The generation of internal gravity waves in the RL during the morning transition has been investigated from observations. Simultaneous measurements by two lidars have provided a description of vertical velocities and of the heights of the RL and the developing CBL for two mornings (10 and 14 June 2005). Three cases have been identified and studied, showing either no waves in the RL (case I), evanescent waves (case II) or propagating gravity waves (case III). Analysis of the different conditions suggests that: (i) a necessary condition to generate convectively forced gravity waves in the RL is to have a statically stable and stratified RL (thus the 14 June conditions are similar to those in the free troposphere with a Brunt–Vaïsala frequency of 1.810−3 s−1); (ii) the ‘mechanic oscillator’ (vs. ‘obstacle’) thermal forcing is the source of gravity waves in the RL; and (iii) the horizontal wind shear is not a sufficient condition for the occurrence of an internal gravity wave through the ‘obstacle effect’, but can still have a significant impact on their propagation.
In the case of wave propagation, the results confirm numerical studies that the phase lines are tilted upstream and against the wind shear. Typical horizontal wavelength and line phase direction are measured as 2.4 km and 32°, respectively. Contrary to what is expected from a classic linear wave theory we found that wave-associated vertical velocity and 0.5 µm depolarization ratio or 2 µm backcatter fluctuations are in phase. Possible explanations include: (i) aerosol particles are not passive with respect to temperature or water vapour fluctuations; (ii) a nonlinear wave-turbulence interaction is at work and needs further investigation. Lidar observations of the RL and free troposphere interface suggest that waves are partially trapped in the RL, which is supported by reduced values of the Brunt–Vaisala frequency above the RL.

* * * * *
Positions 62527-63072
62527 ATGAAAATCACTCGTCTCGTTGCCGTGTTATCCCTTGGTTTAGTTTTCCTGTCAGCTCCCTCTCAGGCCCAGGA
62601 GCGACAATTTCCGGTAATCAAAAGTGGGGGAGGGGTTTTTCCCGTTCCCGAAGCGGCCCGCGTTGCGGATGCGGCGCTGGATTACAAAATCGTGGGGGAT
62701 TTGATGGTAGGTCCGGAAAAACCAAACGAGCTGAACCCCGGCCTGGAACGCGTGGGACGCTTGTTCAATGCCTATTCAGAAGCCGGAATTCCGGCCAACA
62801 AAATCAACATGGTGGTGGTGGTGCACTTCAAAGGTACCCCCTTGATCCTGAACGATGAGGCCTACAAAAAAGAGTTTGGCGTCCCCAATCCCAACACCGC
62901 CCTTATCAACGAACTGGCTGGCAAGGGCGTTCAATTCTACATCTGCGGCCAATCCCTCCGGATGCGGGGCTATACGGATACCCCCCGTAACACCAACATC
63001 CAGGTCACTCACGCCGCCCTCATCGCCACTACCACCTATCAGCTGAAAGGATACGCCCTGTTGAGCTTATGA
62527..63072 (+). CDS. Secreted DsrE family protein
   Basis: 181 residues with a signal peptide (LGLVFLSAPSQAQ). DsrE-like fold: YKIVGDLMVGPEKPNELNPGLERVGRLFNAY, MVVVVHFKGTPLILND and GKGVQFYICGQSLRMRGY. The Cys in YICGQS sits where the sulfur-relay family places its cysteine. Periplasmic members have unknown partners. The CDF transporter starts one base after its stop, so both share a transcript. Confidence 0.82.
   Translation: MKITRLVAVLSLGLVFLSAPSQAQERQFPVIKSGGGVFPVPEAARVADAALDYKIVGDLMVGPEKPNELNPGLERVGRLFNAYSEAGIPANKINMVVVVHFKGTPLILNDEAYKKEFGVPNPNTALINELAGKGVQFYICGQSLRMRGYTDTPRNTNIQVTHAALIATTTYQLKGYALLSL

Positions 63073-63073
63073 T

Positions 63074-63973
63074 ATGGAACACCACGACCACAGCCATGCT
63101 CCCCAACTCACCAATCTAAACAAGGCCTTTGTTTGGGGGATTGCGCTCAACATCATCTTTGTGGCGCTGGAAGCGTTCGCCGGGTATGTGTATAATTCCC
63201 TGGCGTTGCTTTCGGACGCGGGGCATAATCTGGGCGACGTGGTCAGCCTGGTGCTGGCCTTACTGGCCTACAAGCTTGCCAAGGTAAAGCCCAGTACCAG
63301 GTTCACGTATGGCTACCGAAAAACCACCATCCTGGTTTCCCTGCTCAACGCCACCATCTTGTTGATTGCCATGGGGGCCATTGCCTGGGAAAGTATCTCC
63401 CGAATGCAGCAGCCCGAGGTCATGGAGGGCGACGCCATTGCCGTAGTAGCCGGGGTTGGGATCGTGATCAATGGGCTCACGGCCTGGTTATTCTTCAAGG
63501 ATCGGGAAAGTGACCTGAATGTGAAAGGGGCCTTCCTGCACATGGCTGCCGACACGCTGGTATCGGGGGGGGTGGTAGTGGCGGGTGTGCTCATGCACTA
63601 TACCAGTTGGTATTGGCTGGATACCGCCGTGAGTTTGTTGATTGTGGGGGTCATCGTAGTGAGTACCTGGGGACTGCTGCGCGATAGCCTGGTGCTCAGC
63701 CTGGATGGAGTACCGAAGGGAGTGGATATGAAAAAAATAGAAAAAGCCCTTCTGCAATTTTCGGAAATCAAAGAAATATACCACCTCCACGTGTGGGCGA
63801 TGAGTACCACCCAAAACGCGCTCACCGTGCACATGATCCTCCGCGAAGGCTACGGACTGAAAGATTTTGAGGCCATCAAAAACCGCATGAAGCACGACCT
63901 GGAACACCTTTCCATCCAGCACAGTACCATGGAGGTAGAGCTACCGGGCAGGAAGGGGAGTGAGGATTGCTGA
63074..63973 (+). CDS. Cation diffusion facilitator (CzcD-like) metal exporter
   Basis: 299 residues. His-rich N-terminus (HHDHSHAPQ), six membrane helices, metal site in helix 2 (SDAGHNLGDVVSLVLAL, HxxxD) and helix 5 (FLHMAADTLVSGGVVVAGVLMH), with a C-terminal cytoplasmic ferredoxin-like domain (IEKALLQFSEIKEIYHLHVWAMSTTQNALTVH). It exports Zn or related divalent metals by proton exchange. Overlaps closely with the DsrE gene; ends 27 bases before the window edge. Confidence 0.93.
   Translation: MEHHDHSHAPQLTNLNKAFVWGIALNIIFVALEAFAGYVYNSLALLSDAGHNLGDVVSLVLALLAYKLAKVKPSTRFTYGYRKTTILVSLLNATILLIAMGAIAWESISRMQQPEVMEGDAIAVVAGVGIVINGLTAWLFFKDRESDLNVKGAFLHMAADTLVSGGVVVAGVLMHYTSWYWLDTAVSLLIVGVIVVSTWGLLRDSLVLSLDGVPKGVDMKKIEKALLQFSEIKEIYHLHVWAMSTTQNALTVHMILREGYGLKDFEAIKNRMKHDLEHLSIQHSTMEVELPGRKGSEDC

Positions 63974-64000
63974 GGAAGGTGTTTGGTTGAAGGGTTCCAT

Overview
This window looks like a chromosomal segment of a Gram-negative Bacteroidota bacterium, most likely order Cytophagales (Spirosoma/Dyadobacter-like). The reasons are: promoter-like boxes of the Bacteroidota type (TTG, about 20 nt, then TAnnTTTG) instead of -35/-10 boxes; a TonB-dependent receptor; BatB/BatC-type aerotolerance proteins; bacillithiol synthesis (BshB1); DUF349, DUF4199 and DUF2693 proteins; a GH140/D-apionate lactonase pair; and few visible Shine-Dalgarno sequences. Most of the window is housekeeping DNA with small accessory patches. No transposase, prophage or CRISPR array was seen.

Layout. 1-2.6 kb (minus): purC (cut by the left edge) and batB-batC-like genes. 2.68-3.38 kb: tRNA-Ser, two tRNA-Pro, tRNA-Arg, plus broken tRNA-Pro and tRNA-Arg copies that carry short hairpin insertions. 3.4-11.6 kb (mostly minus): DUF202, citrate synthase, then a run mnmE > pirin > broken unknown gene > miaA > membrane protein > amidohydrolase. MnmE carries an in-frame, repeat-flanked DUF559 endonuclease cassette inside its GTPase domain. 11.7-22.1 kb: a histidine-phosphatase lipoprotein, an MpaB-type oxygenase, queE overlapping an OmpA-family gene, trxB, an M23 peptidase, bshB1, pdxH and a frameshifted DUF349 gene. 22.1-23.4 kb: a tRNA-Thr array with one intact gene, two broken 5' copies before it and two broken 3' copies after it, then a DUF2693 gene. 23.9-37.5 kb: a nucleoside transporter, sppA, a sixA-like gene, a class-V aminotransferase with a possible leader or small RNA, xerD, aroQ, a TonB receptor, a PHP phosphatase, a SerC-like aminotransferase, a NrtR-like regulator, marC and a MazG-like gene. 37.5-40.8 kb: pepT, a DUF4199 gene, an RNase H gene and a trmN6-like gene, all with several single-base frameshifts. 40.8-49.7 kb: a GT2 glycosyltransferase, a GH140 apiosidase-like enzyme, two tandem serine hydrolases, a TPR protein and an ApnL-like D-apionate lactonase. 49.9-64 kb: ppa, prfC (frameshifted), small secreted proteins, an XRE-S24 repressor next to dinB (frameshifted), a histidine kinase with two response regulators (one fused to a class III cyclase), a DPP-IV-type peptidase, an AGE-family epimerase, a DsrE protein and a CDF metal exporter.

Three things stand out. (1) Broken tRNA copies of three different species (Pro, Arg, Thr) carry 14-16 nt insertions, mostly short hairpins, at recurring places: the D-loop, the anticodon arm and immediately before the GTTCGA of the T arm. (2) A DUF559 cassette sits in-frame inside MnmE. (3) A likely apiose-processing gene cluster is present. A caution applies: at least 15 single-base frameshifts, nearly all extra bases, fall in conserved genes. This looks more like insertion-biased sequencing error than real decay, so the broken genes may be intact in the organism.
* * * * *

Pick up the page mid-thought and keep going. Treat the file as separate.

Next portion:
The authors thank Meteo France and SIRTA for providing Trappes sounding data and sonic anemometer measurements.
Appendix A: Estimates of Convective Boundary Layer Forcing Frequency Using Scales of Turbulence
From Carruthers and Hunt (1987) the main forcing frequency of the energy-containing eddies can be written: